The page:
When South African author Herman Charles Bosman visited his parents in Johannesburg during the June school holidays, his visit ended in tragedy in the house of his mother and stepfather. Bosman, who was then teaching in the Marico district of North-Western Transvaal, became involved in a quarrel with his stepbrother and on impulse fired a hunting rifle at his stepbrother and killed him. He was found guilty of murdering his stepbrother and sentenced to death at the age of 21. Later, a reprieve was granted and his sentence was mitigated to 10 years imprisonment with hard labour, of which he served four and a half years before he was released.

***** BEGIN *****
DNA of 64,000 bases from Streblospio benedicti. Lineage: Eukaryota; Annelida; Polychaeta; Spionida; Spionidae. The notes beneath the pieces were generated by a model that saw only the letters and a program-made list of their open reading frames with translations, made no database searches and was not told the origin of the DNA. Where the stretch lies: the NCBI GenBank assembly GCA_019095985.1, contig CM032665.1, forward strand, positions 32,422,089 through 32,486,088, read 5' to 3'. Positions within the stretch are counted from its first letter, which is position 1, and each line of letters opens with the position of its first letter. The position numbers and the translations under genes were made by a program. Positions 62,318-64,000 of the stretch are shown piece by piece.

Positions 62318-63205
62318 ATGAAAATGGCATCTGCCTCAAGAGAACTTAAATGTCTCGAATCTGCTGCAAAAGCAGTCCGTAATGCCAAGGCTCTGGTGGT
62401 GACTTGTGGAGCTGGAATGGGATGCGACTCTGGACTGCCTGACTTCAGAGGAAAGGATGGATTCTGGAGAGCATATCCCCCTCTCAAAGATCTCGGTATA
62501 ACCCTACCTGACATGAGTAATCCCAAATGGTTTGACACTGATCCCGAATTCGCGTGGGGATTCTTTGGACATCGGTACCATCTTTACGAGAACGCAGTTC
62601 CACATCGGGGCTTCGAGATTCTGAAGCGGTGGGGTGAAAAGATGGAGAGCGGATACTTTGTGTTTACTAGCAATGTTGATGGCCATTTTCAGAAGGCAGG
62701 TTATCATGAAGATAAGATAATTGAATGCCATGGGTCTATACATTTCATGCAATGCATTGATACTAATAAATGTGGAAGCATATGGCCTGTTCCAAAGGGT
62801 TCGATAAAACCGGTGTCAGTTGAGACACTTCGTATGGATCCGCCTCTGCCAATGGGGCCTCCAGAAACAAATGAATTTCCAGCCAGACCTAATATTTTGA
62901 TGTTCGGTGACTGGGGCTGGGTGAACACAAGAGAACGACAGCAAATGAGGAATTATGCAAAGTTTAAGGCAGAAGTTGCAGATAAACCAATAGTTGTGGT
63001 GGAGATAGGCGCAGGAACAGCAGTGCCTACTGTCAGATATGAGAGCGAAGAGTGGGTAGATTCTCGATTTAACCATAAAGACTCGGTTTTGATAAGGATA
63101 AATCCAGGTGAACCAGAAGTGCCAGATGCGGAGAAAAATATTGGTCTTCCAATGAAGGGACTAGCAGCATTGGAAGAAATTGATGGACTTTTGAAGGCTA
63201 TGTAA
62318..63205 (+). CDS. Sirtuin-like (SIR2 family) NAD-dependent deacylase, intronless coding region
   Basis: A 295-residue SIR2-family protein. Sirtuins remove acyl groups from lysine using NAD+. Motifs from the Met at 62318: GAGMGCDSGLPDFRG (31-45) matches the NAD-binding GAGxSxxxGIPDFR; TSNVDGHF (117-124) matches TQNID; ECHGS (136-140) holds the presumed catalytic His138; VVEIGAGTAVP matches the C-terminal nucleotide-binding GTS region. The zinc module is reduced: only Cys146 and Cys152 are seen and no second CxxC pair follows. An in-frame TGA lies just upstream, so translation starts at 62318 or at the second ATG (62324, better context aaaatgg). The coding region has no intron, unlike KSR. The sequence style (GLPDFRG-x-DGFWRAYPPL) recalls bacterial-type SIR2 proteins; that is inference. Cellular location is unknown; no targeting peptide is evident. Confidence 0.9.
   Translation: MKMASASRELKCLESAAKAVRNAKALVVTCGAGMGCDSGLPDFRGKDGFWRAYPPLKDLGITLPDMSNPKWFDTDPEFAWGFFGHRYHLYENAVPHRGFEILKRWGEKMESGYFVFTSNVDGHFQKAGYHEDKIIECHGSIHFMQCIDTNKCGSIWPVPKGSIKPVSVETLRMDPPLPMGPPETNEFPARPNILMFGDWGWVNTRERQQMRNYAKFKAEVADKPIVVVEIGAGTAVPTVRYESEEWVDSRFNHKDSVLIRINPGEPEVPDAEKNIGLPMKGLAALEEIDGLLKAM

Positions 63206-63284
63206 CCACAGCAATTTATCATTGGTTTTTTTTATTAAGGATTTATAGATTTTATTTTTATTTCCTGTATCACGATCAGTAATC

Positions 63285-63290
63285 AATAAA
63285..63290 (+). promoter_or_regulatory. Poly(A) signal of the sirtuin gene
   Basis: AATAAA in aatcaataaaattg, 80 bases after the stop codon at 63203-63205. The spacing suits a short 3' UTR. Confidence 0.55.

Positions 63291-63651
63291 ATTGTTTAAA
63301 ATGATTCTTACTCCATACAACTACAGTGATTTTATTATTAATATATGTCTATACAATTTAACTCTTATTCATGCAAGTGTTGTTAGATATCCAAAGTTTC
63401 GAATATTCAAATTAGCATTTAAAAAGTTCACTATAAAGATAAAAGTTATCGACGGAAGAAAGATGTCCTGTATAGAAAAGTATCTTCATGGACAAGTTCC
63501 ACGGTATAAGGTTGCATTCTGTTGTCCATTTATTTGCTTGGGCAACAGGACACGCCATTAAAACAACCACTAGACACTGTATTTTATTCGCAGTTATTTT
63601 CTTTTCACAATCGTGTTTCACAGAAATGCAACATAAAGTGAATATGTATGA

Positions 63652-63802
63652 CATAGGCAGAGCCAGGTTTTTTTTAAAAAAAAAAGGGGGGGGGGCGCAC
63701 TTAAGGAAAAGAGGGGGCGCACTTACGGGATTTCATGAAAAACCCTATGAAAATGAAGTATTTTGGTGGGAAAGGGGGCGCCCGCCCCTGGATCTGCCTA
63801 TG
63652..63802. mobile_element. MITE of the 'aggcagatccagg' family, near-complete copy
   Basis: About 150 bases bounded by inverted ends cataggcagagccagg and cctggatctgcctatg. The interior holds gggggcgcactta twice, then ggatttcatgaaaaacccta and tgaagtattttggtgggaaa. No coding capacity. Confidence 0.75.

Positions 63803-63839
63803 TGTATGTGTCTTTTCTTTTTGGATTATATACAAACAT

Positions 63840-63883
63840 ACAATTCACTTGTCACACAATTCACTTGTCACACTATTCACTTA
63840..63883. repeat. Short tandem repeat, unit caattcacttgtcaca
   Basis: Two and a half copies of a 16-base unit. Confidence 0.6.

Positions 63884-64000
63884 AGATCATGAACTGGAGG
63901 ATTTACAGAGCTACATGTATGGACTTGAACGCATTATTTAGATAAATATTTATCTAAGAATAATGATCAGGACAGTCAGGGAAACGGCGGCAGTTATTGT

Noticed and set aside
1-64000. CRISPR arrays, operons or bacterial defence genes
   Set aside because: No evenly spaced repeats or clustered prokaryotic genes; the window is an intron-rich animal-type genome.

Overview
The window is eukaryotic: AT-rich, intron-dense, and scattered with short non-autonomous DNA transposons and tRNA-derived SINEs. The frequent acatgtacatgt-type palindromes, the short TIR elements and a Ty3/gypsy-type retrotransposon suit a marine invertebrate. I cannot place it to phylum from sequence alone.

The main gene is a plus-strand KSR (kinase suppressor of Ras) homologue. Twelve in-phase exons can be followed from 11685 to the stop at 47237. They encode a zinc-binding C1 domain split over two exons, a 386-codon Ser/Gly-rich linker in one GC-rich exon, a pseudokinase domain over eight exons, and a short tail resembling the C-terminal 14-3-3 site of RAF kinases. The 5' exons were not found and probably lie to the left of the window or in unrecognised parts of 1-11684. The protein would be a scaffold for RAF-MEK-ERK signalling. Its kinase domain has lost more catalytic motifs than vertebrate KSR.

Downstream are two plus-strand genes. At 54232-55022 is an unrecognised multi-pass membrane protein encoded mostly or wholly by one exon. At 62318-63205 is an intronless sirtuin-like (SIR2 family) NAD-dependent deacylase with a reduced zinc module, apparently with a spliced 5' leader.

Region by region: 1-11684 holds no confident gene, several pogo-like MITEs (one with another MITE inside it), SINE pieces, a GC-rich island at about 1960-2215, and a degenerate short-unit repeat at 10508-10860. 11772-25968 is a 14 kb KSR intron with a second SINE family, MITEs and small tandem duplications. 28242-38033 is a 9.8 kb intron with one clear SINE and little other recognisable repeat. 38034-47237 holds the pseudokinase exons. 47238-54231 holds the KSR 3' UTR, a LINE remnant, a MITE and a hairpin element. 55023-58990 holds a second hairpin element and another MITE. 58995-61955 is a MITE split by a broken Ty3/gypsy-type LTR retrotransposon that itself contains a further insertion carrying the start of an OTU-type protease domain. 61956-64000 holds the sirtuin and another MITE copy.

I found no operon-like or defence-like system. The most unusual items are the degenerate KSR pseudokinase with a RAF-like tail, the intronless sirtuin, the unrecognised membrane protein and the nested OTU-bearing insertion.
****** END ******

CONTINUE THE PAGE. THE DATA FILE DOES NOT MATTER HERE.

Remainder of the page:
His prison experiences provided the background for the moving and wryly humorous stories in Cold Stone Jug and it was while he was in prison that he wrote his first Oom Schalk Lourens stories. After his release on parole in 1930, he turned journalist, but continued his series of humerous short stories. He published five books and two volumes of poems in the early 1930s, using the pseudonym of 'Herman Malan'. Mafeking Road, a collection of short stories published in 1947, won him recognition as a master of the short story. He was the first serio-humorist in South African English literature.
• Potgieter, D.J. et al. (eds)(1970). Standard Encyclopaedia of Southern Africa, Cape Town: NASOU, v. 2, p. 431-2.